Clinton nominated Inman, a career Naval officer and the former
head of the National Security Agency, for the position of secretary
of defense, Inman was savaged in the press by William Safire,
a former Nixon speechwriter and conservative Republican who thought
George Bush Sr. was insufficiently pro-Israel. In his New York
Times column Safire damned Inman for having "contributed
to the excessive sentencing of Jonathan Pollard," Israel's
spy in the naval intelligence service (whom some Jewish Americans
treat as a martyred saint). Inman responded by charging that Safire
had secretly lobbied the CIA Director, William Casey, to overrule
a 1981 decision by Inman, then deputy CIA director, which limited
Israel's access to U.S. intelligence. For this reason, Safire
attacked Inman in The New York Times by charging him with an "anti-Israel
bias." Rather than face what he called the "new McCarthyism,"
After campaign contributions and high-level
appointments, media influence is the third major asset of the
Israel lobby. The problem is not that Jews in the media censor
the daily news; there are passionate Zionist publishers like Mort
Zuckerman and Martin Peretz, but their very ardor tends to discredit
them. The reporters of The New York Times, The Washington Post,
The Wall Street Journal and the television networks are reasonably
fair in their coverage of the Middle East. The problem is that
the Arab-Israeli conflict is presented in the absence of any historical
or political context. For example, most Americans do not know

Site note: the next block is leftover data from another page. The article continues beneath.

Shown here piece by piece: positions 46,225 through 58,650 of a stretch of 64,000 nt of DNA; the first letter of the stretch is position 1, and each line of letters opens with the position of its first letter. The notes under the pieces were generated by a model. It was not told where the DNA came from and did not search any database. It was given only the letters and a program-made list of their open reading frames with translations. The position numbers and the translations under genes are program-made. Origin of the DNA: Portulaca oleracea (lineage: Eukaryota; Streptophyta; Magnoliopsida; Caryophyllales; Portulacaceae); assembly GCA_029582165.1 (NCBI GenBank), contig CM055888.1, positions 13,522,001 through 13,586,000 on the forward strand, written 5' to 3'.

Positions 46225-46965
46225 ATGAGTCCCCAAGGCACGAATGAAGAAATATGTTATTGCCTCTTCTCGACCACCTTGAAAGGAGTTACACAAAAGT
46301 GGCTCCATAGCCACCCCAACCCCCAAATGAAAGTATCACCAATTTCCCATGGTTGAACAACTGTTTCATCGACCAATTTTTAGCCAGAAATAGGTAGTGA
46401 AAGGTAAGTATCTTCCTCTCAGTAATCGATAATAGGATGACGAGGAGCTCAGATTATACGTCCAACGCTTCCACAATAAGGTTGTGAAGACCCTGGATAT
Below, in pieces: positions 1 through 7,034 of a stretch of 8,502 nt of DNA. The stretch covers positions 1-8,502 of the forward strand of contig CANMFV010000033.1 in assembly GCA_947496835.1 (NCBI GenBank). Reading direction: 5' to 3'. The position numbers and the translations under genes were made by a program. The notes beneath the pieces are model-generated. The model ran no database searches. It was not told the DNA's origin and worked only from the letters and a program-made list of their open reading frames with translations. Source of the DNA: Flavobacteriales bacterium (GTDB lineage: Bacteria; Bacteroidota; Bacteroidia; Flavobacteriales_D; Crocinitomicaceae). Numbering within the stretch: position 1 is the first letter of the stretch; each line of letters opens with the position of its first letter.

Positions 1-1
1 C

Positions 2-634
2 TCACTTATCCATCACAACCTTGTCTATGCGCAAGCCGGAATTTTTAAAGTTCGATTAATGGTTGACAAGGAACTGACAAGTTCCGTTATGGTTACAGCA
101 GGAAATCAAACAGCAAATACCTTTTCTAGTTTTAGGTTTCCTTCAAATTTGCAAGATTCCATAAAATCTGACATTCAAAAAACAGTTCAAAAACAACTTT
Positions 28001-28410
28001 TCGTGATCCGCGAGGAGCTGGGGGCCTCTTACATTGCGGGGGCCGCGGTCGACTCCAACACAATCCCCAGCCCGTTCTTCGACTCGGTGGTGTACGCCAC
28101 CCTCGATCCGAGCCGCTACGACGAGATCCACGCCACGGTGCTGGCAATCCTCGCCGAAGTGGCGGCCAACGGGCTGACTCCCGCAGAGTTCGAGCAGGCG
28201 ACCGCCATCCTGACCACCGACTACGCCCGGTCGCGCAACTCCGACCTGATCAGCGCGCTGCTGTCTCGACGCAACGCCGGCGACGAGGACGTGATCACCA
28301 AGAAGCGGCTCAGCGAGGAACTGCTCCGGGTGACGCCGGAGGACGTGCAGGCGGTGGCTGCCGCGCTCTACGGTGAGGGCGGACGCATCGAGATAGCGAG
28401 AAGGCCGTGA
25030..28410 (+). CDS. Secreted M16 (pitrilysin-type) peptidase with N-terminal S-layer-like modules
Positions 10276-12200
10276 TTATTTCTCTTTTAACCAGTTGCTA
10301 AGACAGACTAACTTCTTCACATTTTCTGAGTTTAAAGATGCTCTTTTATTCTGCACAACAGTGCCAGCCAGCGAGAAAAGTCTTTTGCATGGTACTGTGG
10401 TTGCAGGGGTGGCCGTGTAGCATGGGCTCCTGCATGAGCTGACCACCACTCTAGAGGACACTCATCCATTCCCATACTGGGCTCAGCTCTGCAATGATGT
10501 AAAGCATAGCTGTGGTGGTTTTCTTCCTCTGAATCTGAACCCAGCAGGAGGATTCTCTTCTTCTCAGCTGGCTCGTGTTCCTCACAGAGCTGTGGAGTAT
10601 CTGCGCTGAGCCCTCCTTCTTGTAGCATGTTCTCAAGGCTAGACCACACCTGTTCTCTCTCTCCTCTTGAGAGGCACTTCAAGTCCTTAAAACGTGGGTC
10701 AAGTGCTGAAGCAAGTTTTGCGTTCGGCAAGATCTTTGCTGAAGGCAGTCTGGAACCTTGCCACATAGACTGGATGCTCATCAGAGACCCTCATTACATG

that the Palestinian state offered by Barak consisted of several
Bantustans, crisscrossed by Israeli roads with military checkpoints.
Instead, most Americans have learned only that the Israelis made
a generous offer which Arafat inexplicably rejected. To make matters
worse, the conventions of reporting the Arab-Israeli conflict
in the mainstream press typically portray the Palestinians as
aggressors "In response to Palestinian violence, Israel fired
missiles into Gaza." No reporters ever say, "In response
to Israel's three-decade occupation of the West Bank and Gaza,
Palestinian gunmen fought back against Israeli forces."
Still, many journalists reporting from
the Middle East, both Jewish and non-Jewish, try hard to be objective.
It is not in the news stories, but in the opinion pages and the
journals of opinion-which ought to provide the missing context-that
propaganda for Israel has free reign. There are several widely-syndicated
columnists and television pundits who are apologists for the Israeli
right, like Safire, Cal Thomas, George Will and Charles Krauthammer.
Others like Anthony Lewis, Flora Lewis and Thomas Friedman do
criticize right-wing Israeli governments, but anything more than
the mildest criticism of Israel is taboo in the mainstream media.
The taboo against anti-Arab bigotry, however,
is weak. One of the saddest consequences of Israel's colonialism
has been the moral coarsening of elements of the Jewish-American
community. I grew up admiring Jewish civil rights activists for
their sometimes heroic role in the fight to dismantle segregation
in the U.S. But today I frequently hear Jewish acquaintances discuss
Arabs in general, and Palestinians in particular, in terms as
racist as those once used by southerners in public when discussing
blacks. "Israel should have given the Palestinians to Jordan
after 1967," a Jewish editor recently said to me, in the
same tone used by an elderly white southerner who once told me,